The talk of a vaccine is taking the world by storm, almost as quickly as COVID-19 did earlier this year. With multiple vaccines at the ready and being approved for emergency use, it’s time to ask how that will affect the world.

Vaccines that are becoming available require storage at a cold temperature, with Pfizer’s vaccine- which is the first approved for emergency use- requiring to be frozen at -70° Celsius (-94° Fahrenheit). These temperature requirements make it difficult to provide a vaccine worldwide, particularly in areas where there is limited infrastructure to maintain such temperatures. These demands will also either require distributors to expand their cold-shipping capacity, a costly expense, or create a trade-off limiting some of their standard cold-shipping cargo. A vaccine with such requirements could have a costly affect on a distribution industry trying to meet its demands.

In a post-vaccine world, we also must question how the United States will handle those who refuse to take the vaccine. Dov Fox, a law professor and the director of the Center for Health Law Policy and Bioethics at the University of San Diego, told ABC News San Diego that “States can compel vaccinations in more or less intrusive ways…They can limit access to schools or services or jobs if people don’t get vaccinated. They could force them to pay a fine or even lock them up in jail.” This is harrowing considering how many people are very open about their distrust of the vaccine. An Ipsos poll found that 27% of people disagree with the statement “if a vaccine for COVID-19 were available, I would get it”.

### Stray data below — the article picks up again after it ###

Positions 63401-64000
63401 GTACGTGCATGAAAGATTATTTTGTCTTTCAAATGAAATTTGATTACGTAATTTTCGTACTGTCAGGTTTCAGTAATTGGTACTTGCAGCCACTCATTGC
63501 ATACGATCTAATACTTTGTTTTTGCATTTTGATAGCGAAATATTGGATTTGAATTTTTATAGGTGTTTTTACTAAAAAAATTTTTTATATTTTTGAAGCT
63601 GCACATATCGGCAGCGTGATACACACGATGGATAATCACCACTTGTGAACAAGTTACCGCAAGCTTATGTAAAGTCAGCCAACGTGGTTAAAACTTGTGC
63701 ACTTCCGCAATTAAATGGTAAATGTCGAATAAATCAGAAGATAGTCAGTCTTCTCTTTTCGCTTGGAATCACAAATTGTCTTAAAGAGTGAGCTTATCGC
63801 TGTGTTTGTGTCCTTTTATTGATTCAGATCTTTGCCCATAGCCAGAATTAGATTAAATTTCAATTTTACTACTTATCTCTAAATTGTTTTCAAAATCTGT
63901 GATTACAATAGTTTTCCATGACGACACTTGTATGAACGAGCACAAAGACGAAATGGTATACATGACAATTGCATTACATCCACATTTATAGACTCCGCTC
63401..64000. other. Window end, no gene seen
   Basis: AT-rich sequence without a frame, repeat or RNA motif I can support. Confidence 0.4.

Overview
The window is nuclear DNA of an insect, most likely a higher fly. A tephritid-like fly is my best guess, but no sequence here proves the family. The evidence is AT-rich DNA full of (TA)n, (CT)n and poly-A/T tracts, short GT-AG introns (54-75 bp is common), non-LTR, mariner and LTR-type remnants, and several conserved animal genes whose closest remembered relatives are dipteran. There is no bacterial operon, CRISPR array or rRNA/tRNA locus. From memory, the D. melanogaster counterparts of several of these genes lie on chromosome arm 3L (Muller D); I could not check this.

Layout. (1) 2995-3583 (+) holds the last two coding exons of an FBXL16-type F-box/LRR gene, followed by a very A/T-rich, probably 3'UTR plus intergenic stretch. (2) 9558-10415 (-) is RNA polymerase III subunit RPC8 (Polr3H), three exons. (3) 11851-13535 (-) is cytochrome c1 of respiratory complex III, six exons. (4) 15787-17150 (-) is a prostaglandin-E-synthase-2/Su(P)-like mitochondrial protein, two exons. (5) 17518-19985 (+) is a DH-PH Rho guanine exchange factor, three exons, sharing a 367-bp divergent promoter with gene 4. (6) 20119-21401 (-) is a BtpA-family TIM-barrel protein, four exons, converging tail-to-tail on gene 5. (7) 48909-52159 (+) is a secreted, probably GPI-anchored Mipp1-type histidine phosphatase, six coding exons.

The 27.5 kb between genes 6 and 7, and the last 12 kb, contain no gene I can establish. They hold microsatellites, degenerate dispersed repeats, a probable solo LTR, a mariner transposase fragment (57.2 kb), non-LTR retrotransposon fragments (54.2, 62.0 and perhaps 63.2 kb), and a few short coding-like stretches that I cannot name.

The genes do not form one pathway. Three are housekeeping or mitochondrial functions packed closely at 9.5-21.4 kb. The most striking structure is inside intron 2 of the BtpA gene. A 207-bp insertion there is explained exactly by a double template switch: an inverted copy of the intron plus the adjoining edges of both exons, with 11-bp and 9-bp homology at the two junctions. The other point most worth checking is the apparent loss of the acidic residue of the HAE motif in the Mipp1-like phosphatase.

This also brings up the question of how people will respond when they can’t get the vaccine. Those who are living in fear of COVID-19 are desperately in wait for the vaccine. As previously addressed, there are many potentials for error in the distribution, a delay in shipment could lead to civil unrest in some. We’ve seen firsthand the lines forming at COVID testing centers, many whom were running out of the tests in the beginning of the pandemic. How will we prevent that same issue from happening with the vaccine? There is still uncertainty of how long the vaccine will last, what if this becomes a yearly occurrence? Adding in all the red tape and protocol that varies from place to place, it really makes you wonder if we’re ready to distribute a global vaccine.